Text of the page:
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This McGill Group Gives Students Free Tools To Check What's Really In Their Drugs

Making Drugs More Accurate provides students with free drug checking kits.

This McGill Group Gives Students Free Tools To Check What's Really In Their Drugs

"Making Drugs More Accurate" is a new group at McGill University that aims to ensure that if students are to going use drugs, they do so in a safe manner where they know exactly what they're putting in their bodies.

So, this group acts as a free harm reduction and drug checking service that provides students with drug checking kits and an explanation on how to use them so that they can go home and find out what's really in their drugs.

MTL Blog spoke with the founder of Making Drugs More Accurate, who goes by the alias name of Henry Smith Williams, about how the group came to fruition, the importance of safe drug use, how one can go about getting a drug checking kit, and more. You can read our interview with them below.

This interview has been condensed and edited for clarity.

Why is this initiative is important?

Despite the best efforts of governments around the world, people still take a decent quantity of drugs most weekends. So, as a consequence of this, there's a profit margin to contaminate the drugs for cheaper substitutes. This has a consequence on the users in that they get harmed by the things that they purchased but they don't realize they're taking.

As the world is opening up, people are thinking about how they want to enhance their nights out — people are taking drugs again. So, we're here to fill the gap.

Is there a specific place where students can go to have their drugs checked?

We're still working on getting an office space. Currently, we're just operating as and when people get in touch with us through our social media or by texting us, then we'll go meet them.

We're always changing our location because there are some people who are rather zealous in their anti-drug stance — so we keep hidden in case they try to intercept it.

Are there any risks of being identified?

What we're doing is we're not just making this a drug checking service. People don't only come to us to check their drugs, we hand out condoms, other contraceptive materials, even advice if you just want to talk to someone.

It's also important to remember that we aren't suggesting you bring your drugs to us to check. What we're suggesting is that you come to us requesting something that you may or may not have in your possession and then we can give you the reagents that you go home and do yourself. We're allowed to check them in your presence but we can never touch them because that turns into the realm of drug possession.

This involves a small plastic vile filled with a reagent that'll change colour based on whatever the drug is. We give people instructions on how to use the kits and we keep it as straightforward as possible so that it's user-friendly.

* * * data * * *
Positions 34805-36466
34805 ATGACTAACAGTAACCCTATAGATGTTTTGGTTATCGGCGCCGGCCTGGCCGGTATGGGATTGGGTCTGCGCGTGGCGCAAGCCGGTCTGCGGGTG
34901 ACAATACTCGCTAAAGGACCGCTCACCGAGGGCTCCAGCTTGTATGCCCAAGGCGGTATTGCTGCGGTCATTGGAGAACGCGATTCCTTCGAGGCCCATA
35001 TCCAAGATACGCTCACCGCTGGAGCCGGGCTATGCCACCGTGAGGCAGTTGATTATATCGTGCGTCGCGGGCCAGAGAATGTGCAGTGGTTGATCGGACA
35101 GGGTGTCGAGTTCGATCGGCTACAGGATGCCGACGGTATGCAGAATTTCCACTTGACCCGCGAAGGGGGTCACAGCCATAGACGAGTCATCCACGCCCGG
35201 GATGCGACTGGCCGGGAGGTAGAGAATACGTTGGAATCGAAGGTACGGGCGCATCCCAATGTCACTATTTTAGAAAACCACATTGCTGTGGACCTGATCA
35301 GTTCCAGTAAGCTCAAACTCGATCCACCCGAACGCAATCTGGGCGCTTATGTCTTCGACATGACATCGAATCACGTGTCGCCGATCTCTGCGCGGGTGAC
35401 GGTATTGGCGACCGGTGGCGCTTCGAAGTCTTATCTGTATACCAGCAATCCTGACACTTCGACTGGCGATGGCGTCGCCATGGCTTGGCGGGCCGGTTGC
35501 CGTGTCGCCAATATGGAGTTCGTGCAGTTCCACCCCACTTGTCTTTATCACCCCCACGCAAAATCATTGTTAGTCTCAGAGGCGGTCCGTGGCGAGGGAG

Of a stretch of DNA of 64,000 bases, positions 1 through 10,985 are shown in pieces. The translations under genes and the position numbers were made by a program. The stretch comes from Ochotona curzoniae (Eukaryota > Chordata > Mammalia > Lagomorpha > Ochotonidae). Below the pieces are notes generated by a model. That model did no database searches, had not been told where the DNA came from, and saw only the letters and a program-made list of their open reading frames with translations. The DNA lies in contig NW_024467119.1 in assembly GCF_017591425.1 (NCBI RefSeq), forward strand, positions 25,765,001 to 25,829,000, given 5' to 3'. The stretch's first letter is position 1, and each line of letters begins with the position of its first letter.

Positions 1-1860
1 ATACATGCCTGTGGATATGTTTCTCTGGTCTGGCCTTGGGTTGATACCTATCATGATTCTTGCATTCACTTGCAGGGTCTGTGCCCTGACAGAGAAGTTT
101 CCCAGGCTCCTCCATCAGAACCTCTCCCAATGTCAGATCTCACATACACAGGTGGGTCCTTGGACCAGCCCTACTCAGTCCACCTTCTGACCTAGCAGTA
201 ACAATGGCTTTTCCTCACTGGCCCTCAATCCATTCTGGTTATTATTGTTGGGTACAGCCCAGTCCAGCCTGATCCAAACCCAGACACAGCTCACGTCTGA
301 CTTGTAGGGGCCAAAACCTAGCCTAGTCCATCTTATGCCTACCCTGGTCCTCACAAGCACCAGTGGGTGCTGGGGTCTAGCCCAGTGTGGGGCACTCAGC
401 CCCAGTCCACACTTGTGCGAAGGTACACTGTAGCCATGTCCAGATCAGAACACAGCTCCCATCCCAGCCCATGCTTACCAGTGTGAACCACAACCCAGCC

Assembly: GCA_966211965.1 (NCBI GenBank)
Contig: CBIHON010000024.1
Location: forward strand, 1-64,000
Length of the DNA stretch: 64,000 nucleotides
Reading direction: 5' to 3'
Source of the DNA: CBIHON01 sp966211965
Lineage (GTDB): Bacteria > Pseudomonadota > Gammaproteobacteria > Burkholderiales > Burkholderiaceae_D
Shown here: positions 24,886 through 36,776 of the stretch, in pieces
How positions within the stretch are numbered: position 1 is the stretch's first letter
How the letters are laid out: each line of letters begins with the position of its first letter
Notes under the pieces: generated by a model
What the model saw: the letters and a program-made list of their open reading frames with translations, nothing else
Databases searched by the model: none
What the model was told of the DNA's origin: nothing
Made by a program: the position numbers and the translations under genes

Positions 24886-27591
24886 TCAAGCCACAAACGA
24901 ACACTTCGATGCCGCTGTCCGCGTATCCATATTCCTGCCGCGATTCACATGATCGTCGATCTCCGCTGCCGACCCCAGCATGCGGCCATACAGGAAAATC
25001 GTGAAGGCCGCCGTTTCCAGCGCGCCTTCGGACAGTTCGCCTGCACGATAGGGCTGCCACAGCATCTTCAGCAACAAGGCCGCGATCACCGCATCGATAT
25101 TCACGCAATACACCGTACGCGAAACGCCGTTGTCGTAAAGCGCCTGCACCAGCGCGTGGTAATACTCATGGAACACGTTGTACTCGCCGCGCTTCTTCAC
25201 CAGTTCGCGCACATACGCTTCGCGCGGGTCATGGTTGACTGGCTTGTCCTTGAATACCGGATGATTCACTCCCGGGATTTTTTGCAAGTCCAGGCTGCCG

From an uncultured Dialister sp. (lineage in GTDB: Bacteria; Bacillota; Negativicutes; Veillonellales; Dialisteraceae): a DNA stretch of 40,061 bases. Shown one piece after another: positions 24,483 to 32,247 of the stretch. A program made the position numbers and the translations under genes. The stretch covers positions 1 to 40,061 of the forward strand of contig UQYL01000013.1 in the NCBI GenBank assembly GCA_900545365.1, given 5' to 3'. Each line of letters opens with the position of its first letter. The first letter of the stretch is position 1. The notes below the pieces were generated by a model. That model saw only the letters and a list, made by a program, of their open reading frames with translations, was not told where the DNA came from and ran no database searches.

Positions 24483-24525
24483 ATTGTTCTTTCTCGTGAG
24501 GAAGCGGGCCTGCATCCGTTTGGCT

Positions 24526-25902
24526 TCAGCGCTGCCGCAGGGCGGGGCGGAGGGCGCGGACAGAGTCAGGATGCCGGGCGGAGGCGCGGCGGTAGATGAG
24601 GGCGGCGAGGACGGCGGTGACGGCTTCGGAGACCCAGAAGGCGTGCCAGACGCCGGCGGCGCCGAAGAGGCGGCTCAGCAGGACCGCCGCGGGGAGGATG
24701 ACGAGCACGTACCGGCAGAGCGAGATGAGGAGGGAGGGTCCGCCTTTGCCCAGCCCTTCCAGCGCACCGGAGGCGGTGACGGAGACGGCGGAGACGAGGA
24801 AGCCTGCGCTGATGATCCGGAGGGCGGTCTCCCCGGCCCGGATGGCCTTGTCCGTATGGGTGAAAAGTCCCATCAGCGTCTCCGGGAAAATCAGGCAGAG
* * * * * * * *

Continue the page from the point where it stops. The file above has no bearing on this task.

Do you feel supported by McGill University for this initiative?

This McGill Group Is Giving Students The Resources To Check The Accuracy Of Their

Not supported in any way, shape or form, nor do we expect to be. If anything, we feel as though they'd probably crack down on us should they directly acknowledge the group because it's admitting that drug use occurs on campus, which is out of their realm of acknowledgement.

It would be better if they did this themselves and they funded it themselves, but I wouldn't expect them to do it.

How have the first few weeks of Making Drugs More Accurate gone?

We've got the capacity to meet a lot more demand than we're currently getting. In the first few weeks, we've handed out a couple of tests.

We're trying to hammer home the importance of giving us back the results based on what you expected the drug to be versus what is indicated that it is. We want to use this data to go national. We're trying to get this going all over the country.

Can the kits check any form of drug?

As long it can fit in the vile. It can be pills, powders, a tab of LSD, mushrooms... But right now, the reagents for benzodiazepines, like Xanax, are really difficult to acquire, so we haven't gotten those yet.

We would like to expand our ability to different adulterants in cocaine as well. Right now we can only test for a few adulterants but there are way more out there and the kits for that are really expensive.

Do you have tips for people regarding safe drug use?

Go to Literally any question you could ever have will be on there. There's an entire section on harm reduction, which covers nearly every drug under the sun.

If you or someone you know is struggling with alcohol or substance use, refer to these resources across Quebec. If you need immediate assistance, please call 911 or go to your nearest hospital.

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